Through a Glass Darkly: ‘Emperor’ insightful history look

Judging by the small crowd at the opening of “Emperor,” the movie may not hang around long in Baton Rouge.

That’s a shame. It’s worth seeing for a couple of reasons.

“Emperor” is a film about an important, but little-known period in American and world history.

Americans know about Pearl Harbor.

World War II buffs can name the major battles of the war in the Pacific.

The world still debates the use of atomic bombs on Hiroshima and Nagasaki.

For most people, however, the knowledge of that period ends with an armada of American ships in Tokyo Bay and the signing of a peace treaty with Japan.

Where that understanding ends, “Emperor” begins.

The opening of the movie shows Tommy Lee Jones as Gen. Douglas MacArthur on a plane preparing to land in Tokyo. He’s there to wrap up the details of war and to begin the rebuilding of a country that the United States amazingly turned from enemy into ally.

As soon as Jones barks a couple of tight lines, slips on sunglasses and jams a pipe between his teeth, the audience buys him as a haughty, gruff MacArthur.

At that point, viewers might expect a movie about MacArthur, but what Jones gives them is another great supporting actor role like he did in “Lincoln.”

The movie isn’t about
MacArthur or even about Emperor Hirohito, despite the film’s name.

The diminutive Hirohito remains a shrouded giant throughout much of the picture as he was in the war. He doesn’t make an appearance until the last few scenes.

The real main character is Gen. Bonner Fellers, a man worthy of several footnotes in history. Perhaps the most important of those was the role MacArthur gave him to investigate Hirohito and determine whether the emperor was simply a ceremonial leader of Japan or a war criminal.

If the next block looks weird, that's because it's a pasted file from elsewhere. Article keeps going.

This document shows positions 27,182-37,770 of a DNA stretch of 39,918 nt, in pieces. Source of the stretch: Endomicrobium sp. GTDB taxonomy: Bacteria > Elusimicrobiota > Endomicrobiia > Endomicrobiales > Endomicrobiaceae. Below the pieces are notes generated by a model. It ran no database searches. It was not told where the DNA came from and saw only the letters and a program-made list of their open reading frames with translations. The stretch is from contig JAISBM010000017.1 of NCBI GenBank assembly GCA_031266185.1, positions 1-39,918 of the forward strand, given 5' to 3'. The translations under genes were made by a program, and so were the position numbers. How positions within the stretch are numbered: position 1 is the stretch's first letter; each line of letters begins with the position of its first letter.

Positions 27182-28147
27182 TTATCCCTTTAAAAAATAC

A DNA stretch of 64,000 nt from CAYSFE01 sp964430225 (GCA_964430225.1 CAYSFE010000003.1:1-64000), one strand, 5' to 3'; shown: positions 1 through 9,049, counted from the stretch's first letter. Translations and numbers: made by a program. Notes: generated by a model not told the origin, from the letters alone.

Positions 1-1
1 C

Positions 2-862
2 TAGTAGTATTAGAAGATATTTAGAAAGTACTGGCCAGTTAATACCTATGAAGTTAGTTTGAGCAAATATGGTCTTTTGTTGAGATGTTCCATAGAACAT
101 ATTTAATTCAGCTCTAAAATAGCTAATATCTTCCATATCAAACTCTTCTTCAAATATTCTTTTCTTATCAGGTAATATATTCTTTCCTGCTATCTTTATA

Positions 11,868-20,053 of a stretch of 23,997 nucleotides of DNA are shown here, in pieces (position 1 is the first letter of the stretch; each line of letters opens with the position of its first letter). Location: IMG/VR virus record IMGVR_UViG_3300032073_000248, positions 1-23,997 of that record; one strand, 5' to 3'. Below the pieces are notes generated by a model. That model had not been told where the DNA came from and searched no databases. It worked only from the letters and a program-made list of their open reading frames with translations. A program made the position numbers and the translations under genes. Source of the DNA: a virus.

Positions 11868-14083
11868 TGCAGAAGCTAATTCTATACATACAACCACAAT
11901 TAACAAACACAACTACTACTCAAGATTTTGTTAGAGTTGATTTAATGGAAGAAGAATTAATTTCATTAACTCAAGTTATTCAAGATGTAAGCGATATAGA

Politics, hatred, loyalty, ambition and murky evidence get stirred into that investigative cauldron.

With effective flashbacks, the movie also becomes an intriguing love story. Much of it may have been Hollywood invention, but Fellers’ relationship with a Japanese exchange student does have some factual basis.

Whatever the real story, it provides a much-needed subplot to this historical drama.

Even so, action-movie fans might find it slow, but for those who love movies crafted around history, “Emperor” is an interesting perspective of world-changing events that occurred after the signing of the treaty with Japan.

The movie leaves viewers with a bag of questions that even the history of the period doesn’t tie into neat bundles of answers.

Despite that, most viewers will leave with an enhanced knowledge of the occupation of Japan, an insightful portrait of MacArthur and a heightened respect for Tommy Lee Jones.

Advocate Florida Parishes bureau chief Bob Anderson welcomes comments by email to banderson@the
advocate.com.